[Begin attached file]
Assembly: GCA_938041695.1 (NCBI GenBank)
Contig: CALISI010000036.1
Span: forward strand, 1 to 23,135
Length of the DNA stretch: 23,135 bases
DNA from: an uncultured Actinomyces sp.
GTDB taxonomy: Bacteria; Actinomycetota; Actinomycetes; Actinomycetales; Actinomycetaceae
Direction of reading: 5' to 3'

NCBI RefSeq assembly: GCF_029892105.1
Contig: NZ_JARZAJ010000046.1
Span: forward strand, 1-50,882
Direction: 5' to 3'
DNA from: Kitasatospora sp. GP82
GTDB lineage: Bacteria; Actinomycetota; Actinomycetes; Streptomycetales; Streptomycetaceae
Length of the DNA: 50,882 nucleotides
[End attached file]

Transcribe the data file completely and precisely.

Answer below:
Assembly: GCA_938041695.1 (NCBI GenBank)
Contig: CALISI010000036.1
Span: forward strand, 1 to 23,135
Length of the DNA stretch: 23,135 bases
DNA from: an uncultured Actinomyces sp.
GTDB taxonomy: Bacteria; Actinomycetota; Actinomycetes; Actinomycetales; Actinomycetaceae
Direction of reading: 5' to 3'

NCBI RefSeq assembly: GCF_029892105.1
Contig: NZ_JARZAJ010000046.1
Span: forward strand, 1-50,882
Direction: 5' to 3'
DNA from: Kitasatospora sp. GP82
GTDB lineage: Bacteria; Actinomycetota; Actinomycetes; Streptomycetales; Streptomycetaceae
Length of the DNA: 50,882 nucleotides